• This action taken by the US. EPA and the Army Corps recognizes a simple fact – the waters of the U.S.  are connected and therefore must be protected.
  • Wrongheaded interpretations of two confusing U.S. Supreme Court in the last decade,  have led to the loss of protections for 20 million acres of wetlands and 60% of the stream miles in the United States, effectively gutting much of the intent of the Clean Water Act.
  • Wetlands act as nature’s kidneys, filtering pollutants and also acting as a natural sponge to soak up excess waters during big precipitation events.  Wetland losses make flood events worse, damaging property, endangering lives and impacting myriad business enterprises from agriculture to the recreational tourism industry.
  • Protecting these wetlands and small stream corridors can help to reduce the impacts of floods like those that we are seeing along the Mississippi River (insert your own river/watershed if flooding is occurring in your area) this spring.  Many communities have been able to reduce flooding by restoring wetlands and removing pavement along waterways and river banks. A single acre of wetland can store 1-1.5 million gallons of flood water.
  • According to a report recently issued by the National Wildlife Federation, “The Upper Mississippi River Basin states of Illinois, Indiana, Ohio, Iowa, and Missouri have each lost 85-90 percent of their wetlands and countless headwater streams.” The report continues,  “Just a 1 percent loss of a watershed’s wetlands can increase total flood volume by almost 7 percent.”

Comments are due July 1, 2011.

Submit your comments to ow-docket@epa.gov and place the Docket Number: Docket ID No. EPA–HQ– OW–2011–0409 in your subject line.

(Note: the email address in the Federal Register notice was wrong…this is the correct email! If you prefer to mail a hard copy, see the Federal Register notice at the first link below for the address and instructions.)

thanks,
Kristi

April 1, 2011

“The River Why” at University of Puget Sound April 8; River clean up April 9

There will be a special screening of “The River Why” at Rausch Auditorium at the University of Puget Sound on April 8 at 7 pm.  The event will be preceded at 6 pm by a conversation with the producer, Kristi Denton Cohen (me) , and Todd Ambs, the President of River Network, a national organization whose mission is to empower and unite people and communities to protect and restore rivers and other waters that sustain the health of our country.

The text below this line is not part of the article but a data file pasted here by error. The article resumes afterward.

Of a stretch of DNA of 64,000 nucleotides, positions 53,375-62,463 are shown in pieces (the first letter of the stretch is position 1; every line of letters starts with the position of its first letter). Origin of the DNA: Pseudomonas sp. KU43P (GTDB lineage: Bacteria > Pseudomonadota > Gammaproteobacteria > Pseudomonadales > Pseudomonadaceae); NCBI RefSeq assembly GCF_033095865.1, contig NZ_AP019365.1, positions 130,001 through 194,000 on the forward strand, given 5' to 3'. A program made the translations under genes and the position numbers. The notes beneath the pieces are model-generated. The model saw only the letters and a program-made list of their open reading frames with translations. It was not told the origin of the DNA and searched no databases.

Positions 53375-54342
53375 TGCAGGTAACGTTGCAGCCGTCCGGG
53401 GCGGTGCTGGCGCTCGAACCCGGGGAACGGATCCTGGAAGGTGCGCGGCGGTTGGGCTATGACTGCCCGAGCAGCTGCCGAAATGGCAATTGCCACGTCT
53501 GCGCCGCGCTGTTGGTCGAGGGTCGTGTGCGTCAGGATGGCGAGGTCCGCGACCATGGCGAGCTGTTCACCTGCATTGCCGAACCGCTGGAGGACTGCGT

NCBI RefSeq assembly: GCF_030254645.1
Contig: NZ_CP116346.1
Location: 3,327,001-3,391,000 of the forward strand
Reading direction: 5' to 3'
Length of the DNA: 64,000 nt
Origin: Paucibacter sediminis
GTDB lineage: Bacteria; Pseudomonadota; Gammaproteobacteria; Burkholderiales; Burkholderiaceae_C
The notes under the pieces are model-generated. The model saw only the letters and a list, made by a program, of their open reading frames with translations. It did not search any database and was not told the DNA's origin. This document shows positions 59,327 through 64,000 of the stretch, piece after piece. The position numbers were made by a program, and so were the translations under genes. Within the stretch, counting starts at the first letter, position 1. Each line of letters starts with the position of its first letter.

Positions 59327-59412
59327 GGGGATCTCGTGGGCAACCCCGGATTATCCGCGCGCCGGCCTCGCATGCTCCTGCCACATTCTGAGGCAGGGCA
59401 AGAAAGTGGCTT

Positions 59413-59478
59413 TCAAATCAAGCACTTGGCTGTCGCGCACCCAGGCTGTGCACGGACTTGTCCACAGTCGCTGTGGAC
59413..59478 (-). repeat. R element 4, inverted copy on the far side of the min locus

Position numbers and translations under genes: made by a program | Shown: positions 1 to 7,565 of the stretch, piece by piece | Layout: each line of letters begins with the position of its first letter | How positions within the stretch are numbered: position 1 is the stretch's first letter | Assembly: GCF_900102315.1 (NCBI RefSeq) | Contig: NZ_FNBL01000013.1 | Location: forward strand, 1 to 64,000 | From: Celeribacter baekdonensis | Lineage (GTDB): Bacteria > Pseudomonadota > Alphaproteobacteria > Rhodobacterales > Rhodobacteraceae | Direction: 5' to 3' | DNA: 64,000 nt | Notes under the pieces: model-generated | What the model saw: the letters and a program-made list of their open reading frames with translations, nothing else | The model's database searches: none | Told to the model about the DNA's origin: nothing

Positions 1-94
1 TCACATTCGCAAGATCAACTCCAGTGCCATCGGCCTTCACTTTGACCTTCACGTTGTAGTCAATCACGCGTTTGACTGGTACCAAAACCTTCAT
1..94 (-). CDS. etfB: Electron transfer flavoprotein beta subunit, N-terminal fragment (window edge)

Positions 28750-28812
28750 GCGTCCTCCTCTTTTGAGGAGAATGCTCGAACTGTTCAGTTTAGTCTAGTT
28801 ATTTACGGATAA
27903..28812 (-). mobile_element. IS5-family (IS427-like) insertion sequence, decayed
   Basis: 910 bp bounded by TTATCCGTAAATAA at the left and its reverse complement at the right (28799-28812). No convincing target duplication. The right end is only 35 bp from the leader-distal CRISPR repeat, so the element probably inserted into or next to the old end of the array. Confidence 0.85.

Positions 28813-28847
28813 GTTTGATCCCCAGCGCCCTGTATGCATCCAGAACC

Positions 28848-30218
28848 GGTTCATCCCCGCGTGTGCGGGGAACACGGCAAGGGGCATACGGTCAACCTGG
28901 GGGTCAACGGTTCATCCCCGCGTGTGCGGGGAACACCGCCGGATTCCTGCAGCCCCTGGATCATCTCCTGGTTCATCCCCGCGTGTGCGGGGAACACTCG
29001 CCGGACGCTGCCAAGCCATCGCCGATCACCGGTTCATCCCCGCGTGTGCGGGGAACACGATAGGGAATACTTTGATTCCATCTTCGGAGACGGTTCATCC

On April 9, University of Puget Sound students and other volunteers will be  joining members of the Puget Creek Restoration Society to clean up Puget Creek. Those interested in volunteering are welcome to either meet at the President’s House on the University of Puget Sound campus at 8:40am (in order to walk over), or meet at Puget Creek at 9am. Gear will be provided. Signing up ahead of time (by contacting esample@pugetsound.edu) is preferred, though not necessary.

The students at the University are doing exactly what I hope other viewers of the film will be inspired to do: not only enjoy the film, but follow that up with action to protect the rivers and fish it so beautifully portrays.  April 9 is also my birthday, and this is the best present ever!

March 31, 2011

“The Carp” -1959 Rambler Sport

(Sorry for duplicate post – a couple of tech issues the other day!)

“The Carp” , a 1959 Rambler Sport, 2 door, must move from its present location outside of Portland, Oregon. Our production designer, Tyler Robinson, describes its current state this way:

Basically, the current condition is similar to these but with more dirt, cob-webs and maybe a wasp nest or 2. The kitchen is still installed and all of the major elements are intact but some of the dressing is missing. I still have the back seat for it if someone would like to reinstall it. I should probably mention again that it was running and then was parked for a year or two and I tried to start it a few months ago and it wouldn’t turn over. I’m sure its nothing a mechanic couldn’t take car of without much trouble.
It really is a beautiful car and if I had time and money to fix it and space to store it I would love to get it road worthy but I’m short on a few of those things so
Anyway, somebody will be very lucky to have this thing.

Anyone interested, please contact me! Best offer, please! It’s a collector’s item.

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  Contact: Kristi Denton Cohen c/o Peloton Productions
38 Miller Ave. #488, Mill Valley, CA 94941  |  415.699.0697